ICC Prosecutor Seeks To Investigate US Crimes In Afghanistan

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Above Photo: From icc-cpi.int

After preliminary investigation she finds “there is a reasonable basis to believe that war crimes and crimes against humanity” by the United States military

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Today, the Situation in the Islamic Republic of Afghanistan has been assigned to a Pre-Trial Chamber of the International Criminal Court (‘ICC’ or the ‘Court’), following my decision to request authorisation to open an investigation into crimes alleged to have been committed in connection with the armed conflict in that State.

For decades, the people of Afghanistan have endured the scourge of armed conflict.  Following a meticulous preliminary examination of the situation, I have come to the conclusion that all legal criteria required under the Rome Statute to commence an investigation have been met.  In due course, I will file my request for judicial authorisation to open an investigation, submitting that there is a reasonable basis to believe that war crimes and crimes against humanity have been committed in connection with the armed conflict in Afghanistan.  It will be for the Judges of the Court’s Pre-Trial Chamber, constituted by the Presidency, to decide whether I have satisfied them that the Statute’s legal criteria to authorise opening an investigation are fulfilled.

Given the limited temporal scope of the Court’s jurisdiction, my request for judicial authorisation will focus solely upon war crimes and crimes against humanity allegedly committed since 1 May 2003 on the territory of Afghanistan as well as war crimes closely linked to the situation in Afghanistan allegedly committed since 1 July 2002 on the territory of other States Parties to the Rome Statute.  The Court has no jurisdiction respecting crimes alleged to have been committed before those cut-off dates.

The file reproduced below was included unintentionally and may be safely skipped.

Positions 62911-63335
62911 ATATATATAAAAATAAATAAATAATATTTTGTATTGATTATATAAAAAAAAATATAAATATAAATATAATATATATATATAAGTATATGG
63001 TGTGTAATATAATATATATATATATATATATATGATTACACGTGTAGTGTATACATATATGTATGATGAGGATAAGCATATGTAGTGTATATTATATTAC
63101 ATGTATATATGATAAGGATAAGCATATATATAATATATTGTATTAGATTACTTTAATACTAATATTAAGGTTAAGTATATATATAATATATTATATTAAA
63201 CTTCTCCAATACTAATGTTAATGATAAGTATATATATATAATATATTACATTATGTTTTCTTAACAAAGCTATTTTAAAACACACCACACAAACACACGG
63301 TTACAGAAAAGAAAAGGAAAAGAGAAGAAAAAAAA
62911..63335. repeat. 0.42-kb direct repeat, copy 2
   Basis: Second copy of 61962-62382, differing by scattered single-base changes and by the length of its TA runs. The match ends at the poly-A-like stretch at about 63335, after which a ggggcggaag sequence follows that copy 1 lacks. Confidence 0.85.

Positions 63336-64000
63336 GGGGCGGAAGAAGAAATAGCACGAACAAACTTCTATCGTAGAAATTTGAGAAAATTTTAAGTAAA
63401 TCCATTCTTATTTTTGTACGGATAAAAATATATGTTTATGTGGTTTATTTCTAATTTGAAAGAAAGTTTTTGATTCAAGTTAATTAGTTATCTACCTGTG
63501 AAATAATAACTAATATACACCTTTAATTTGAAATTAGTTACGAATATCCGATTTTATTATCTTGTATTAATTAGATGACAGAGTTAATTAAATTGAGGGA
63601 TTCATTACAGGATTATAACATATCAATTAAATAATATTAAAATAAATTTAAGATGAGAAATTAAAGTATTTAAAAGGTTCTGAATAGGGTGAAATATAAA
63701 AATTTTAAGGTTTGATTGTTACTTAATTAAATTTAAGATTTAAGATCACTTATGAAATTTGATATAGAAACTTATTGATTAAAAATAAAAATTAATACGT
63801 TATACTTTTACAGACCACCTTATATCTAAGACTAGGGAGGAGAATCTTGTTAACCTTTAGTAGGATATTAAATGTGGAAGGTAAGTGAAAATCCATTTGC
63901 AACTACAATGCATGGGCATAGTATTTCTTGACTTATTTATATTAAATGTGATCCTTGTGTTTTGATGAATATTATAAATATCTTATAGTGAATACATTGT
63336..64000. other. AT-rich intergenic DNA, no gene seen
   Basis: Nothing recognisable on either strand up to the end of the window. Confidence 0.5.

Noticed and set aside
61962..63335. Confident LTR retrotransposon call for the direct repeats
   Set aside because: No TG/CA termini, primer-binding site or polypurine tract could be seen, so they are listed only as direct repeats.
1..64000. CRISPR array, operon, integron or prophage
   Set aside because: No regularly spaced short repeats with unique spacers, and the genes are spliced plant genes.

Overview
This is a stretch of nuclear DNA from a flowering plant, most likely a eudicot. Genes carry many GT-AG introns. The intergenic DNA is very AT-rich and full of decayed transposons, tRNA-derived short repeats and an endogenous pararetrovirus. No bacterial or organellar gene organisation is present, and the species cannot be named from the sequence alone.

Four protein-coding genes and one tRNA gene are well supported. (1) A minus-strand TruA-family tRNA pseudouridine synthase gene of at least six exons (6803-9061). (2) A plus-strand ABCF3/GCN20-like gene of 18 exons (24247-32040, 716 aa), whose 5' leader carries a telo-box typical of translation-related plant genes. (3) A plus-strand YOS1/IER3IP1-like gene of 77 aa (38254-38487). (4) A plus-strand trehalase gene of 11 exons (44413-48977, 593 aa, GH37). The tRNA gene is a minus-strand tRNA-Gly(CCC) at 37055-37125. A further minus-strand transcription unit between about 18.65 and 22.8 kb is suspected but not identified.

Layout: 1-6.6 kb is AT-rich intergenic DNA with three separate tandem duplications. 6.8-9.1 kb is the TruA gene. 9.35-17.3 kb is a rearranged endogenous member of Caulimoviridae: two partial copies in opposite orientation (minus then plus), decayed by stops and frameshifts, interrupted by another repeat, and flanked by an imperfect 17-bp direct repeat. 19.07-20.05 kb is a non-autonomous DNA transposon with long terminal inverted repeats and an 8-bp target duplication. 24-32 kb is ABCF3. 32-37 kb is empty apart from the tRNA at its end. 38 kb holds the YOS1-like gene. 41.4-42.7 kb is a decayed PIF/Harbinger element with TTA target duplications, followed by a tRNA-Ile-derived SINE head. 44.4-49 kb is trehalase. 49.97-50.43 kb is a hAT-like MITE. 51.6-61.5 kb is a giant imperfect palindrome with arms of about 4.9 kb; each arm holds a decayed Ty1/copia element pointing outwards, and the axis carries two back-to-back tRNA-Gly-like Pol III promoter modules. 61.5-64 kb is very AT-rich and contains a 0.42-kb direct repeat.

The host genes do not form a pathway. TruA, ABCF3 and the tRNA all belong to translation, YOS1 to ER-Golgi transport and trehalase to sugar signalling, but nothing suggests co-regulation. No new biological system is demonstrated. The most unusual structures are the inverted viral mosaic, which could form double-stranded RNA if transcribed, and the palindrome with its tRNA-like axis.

Should the Pre-Trial Chamber grant my request, my Office will investigate, within its mandate and means, in an independent, impartial and objective way, crimes within the Court’s jurisdiction allegedly committed by any party to the armed conflict.

In accordance with the Office’s policy and practice, the ultimate focus will be upon those most responsible for the most serious crimes allegedly committed in connection with the situation in Afghanistan.  We will always strive to do everything possible to ensure that our engagement in the exercise of our mandate is sensitive to the plight of victims in Afghanistan.

In undertaking this work, if authorised by the Pre-Trial Chamber, my Office will continue to fully respect the principle of complementarity, taking into account any relevant genuine national proceedings, including those that may be undertaken even after an investigation is authorised, within the Rome Statute framework. In this regard, I note the initiatives undertaken by the Government of Afghanistan over the course of the past year in an effort to build capacity to meet its obligations under the Rome Statute.

Should the Pre-Trial Chamber grant my request to open an investigation, my Office and I count on the support and cooperation of the Government of Afghanistan, other States Parties and the international community as a whole to accomplish our objectives of ensuring accountability for the crimes committed and that the long-suffering victims of those crimes receive justice.

  • At last they’re showing some interest in these matters, The thing is that it simply takes too long.

    If the case with Pinochet is able to serve as an example – these cases take man years to complete, this is unacceptable considering how many lives are at stake and that the wars of aggression are ongoing at the time of writing.

  • Robert H. Stiver

    Well, she won’t investigate-cum-prosecute Zionist-scourge war crimes and crimes against humanity vis-à-vis Palestine, so she might as well do something worthwhile (and taking on the US for Afghani crimes is, to be sure, worthwhile and a courageous action).